Marva Von Theo: AfterglowMarva Von Theo: Afterglow – album review

(Wave Records)

LP | CD | DL

Out Now

Marva Von Theo have released a deeply poetic, elegantly noir album of danceable electronic synth-pop.

Experimental synth-pop is having something of a “moment” right now. No, honestly – though it would be easy to believe otherwise, while much of the same band templates might be what’s largely visible, scratch the surface of the current music scene and experimentation is finding itself in fertile form. My reviews of the Virginia Wing and Nuha Ruby Ra records this year reinforce that – and after Marva Von Theo caused ripples with 2019’s re-release of their debut album, Dream Within A Dream, it’s the perfect moment for them to come back with their new album, Afterglow.

Straight away it is apparent that this is a band, like some of their contemporaries (Sex Cells, the aforementioned Virginia Wing) prepared to break even some of the traditional confines of their own genre – that of the “one-sided” synth duo. Both members are clearly enormously talented with a lot to bring to the act. Martha Voulgari is a classical pianist with a jazz vocal background, and Theo Foinidis is a classical and jazz pianist who has composed orchestra pieces as a Contemporary and ElectroAcoustic Composer. The fact that the band name is a merging of their two first names shows a refreshing democracy in their set up.

Opening with Love, it’s clear it’s as much a musical Gaspar Noe-esque take on the word than tapping into the pop cliche, with its slow-burn pulsating stirring into something swooping and atmospheric, even against the warm and positive lyrics. Into the mix, they throw glossy, but pounding pop stylings which bring an eighties template into the twenty-first century, on the likes of Forever or, (for me) the standout track Dissolve. This blends perfectly with songs like Ruins and Embrace The Madness, slow reflective slices of contemplation which build without feeling the need for a chorus. The result is often haunting; powerful vocals twinned with minimal claps and long corridors of synth. The immediate comparison that springs to mind is a female-fronted Japan, but the truth is Marva Von Theo are very much a duo doing their own thing. Other genres get thrown into the mix along the way, on the trip-hop stylings of Older or the way Voulgari’s jazz training makes its self present in her vocals (Bittersweet Sunday, for example, a potential play on Gloomy Sunday, sees his hugely expansive vocals pour thrown fully into the spotlight by the minimalism of the music.)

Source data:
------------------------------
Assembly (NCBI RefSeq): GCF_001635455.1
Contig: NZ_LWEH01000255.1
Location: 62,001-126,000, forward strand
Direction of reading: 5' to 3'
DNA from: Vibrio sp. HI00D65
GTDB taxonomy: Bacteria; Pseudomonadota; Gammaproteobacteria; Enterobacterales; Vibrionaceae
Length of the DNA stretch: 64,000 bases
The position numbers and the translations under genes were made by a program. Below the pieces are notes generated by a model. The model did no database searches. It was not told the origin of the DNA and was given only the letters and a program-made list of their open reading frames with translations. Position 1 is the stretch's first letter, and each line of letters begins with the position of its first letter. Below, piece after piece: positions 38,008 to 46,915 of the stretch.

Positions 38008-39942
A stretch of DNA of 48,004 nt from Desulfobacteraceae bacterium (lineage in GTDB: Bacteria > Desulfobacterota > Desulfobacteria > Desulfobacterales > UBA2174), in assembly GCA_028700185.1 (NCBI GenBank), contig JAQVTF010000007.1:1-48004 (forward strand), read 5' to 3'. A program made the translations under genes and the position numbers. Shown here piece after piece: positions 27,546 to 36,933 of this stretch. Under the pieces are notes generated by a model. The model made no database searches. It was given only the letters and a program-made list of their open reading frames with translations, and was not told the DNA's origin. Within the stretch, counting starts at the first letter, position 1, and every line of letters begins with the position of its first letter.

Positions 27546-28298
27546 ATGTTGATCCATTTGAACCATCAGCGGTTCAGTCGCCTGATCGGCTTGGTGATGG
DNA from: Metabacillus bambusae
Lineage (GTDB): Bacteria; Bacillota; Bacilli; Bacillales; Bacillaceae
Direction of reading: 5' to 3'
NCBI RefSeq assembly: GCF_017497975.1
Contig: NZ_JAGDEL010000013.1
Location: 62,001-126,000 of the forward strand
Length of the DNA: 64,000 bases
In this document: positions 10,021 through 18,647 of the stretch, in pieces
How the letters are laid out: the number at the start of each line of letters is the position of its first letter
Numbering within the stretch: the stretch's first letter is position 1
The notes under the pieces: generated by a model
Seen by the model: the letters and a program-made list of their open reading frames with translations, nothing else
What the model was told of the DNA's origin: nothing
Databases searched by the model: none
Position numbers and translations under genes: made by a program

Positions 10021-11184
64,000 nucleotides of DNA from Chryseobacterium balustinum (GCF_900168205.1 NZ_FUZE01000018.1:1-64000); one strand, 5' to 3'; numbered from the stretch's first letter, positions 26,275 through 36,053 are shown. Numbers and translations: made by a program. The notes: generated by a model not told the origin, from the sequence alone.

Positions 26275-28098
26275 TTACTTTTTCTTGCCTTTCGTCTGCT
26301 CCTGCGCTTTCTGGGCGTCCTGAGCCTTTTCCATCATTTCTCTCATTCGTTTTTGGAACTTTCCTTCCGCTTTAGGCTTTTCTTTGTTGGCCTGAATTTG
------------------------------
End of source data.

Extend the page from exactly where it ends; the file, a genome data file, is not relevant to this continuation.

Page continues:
The overarching feeling from this record is that the people who made it could turn their hands to the majority of styles, including more commercial compositions. What they have opted to create is something that feels authentic, powerful and with a starkness that feels perfect for this particular reflective moment in time.

Marva Von Theo are on Facebook, Twitter and Instagram.


All words by Amy Britton. Read more on her archive.

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Notts born and bred contributor to Louder than War since 2011. Loves critical theory and Situationism and specialises in cultural "thought pieces" and features, on music, film and wider pop culture.


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